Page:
Support group gives hope to those with incurable condition

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A hereditary medical condition that can lead to psychological and emotional issues has led a Bay Area woman to start a support group.

Singing brings great joy to Tonja Johnson. It also brings her much-needed relief from inner pain caused by vitiligo.

"For most people, they go into a depression," said Tonja. "They think suicidal because it is that type of disease. I can cover my arms but when it got to my face it was hard to cover." 

Vitiligo is an auto-immune disease. The body attacks the pigment in a person's skin, changing dark skin into white patches.  

"When I first got vitiligo I thought it was a death sentence because my skin begins to turn white and I was like, 'What in the world is happening to me?'" Tonja said.

Tonja was diagnosed five years ago. She looked for a support group but came up empty. So she decided to start Beautifully Unblemished Vitiligo Support Group. Now the group has 12 members.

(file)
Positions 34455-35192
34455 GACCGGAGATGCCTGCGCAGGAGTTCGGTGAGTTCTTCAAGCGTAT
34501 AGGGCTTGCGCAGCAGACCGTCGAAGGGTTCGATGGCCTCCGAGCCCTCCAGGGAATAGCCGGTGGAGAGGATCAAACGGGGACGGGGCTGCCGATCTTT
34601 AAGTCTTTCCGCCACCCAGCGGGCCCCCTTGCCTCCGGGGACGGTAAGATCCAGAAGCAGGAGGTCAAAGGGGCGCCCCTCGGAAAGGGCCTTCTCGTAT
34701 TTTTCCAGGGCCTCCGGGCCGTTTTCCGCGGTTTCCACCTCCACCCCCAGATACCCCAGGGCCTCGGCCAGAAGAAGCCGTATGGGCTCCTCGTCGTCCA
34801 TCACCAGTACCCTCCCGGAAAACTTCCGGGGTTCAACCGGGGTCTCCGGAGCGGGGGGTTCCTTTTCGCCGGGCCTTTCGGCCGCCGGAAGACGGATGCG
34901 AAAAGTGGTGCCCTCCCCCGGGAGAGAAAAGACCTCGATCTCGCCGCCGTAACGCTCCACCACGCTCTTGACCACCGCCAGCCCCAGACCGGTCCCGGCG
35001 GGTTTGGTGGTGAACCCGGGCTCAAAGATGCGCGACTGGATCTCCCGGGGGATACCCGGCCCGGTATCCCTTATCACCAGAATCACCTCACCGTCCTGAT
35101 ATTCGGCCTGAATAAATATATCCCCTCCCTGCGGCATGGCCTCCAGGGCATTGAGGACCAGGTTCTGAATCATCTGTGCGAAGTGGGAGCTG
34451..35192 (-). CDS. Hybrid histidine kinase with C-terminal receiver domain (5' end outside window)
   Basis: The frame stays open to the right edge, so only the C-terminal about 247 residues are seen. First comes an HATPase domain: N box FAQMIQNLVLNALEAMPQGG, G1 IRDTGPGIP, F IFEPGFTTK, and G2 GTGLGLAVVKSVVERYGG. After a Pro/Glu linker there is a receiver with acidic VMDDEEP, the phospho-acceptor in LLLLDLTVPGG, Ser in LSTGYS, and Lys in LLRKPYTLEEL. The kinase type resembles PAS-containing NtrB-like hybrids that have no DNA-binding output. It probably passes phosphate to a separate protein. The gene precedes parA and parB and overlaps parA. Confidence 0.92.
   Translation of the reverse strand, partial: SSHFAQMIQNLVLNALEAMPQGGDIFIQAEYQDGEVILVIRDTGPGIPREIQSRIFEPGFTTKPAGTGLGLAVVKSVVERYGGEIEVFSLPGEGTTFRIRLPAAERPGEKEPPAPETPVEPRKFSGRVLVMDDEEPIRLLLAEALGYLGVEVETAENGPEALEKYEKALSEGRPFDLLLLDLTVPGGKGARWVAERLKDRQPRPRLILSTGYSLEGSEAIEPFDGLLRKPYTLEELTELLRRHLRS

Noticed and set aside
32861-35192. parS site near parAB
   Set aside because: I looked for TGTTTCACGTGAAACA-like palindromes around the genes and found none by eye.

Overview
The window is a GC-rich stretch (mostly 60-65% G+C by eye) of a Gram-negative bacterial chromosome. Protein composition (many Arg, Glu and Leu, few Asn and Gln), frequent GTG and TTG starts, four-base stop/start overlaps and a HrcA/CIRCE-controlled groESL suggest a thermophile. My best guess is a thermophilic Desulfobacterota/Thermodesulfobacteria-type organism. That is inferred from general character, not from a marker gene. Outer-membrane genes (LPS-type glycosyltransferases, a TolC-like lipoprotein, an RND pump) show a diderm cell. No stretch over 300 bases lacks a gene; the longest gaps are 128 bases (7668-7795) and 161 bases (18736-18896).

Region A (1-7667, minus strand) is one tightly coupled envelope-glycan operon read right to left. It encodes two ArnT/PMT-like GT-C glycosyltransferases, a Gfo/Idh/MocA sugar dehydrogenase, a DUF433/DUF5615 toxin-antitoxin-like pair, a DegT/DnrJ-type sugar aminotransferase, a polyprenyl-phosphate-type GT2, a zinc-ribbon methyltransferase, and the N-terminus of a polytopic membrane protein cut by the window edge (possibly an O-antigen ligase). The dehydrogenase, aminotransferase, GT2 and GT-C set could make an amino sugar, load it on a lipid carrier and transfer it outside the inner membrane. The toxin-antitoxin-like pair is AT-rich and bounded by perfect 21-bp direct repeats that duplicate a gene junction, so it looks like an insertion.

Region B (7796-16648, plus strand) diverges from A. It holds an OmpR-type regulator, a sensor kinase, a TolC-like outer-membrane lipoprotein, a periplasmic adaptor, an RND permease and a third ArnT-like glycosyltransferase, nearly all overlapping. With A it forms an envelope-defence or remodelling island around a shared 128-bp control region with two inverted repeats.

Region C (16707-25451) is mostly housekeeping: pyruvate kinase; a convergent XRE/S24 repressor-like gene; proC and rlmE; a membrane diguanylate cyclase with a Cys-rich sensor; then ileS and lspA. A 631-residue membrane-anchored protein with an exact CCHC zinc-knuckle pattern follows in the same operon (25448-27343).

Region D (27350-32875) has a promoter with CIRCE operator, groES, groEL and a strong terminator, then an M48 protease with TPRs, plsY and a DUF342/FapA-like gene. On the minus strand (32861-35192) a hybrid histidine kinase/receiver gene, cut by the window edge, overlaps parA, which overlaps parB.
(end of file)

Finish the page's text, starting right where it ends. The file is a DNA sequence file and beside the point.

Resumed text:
"Very important to have a support system because those people you can rely on, you can talk to, you can ask questions. It's like a family," Tonja said.

Because there is no cure, Tonja believes it's important to educate people about the disease.

"It's hard going to the store, going into the malls, you know? You get all the people that stare at you, so now is the time to try and educate," Tonja said.

More than 5 million people in the U.S. have the immune disorder. For more information about the condition, visit

To reach Tonja, email, or visit the Beautifully Unblemished Facebook and Instagram pages.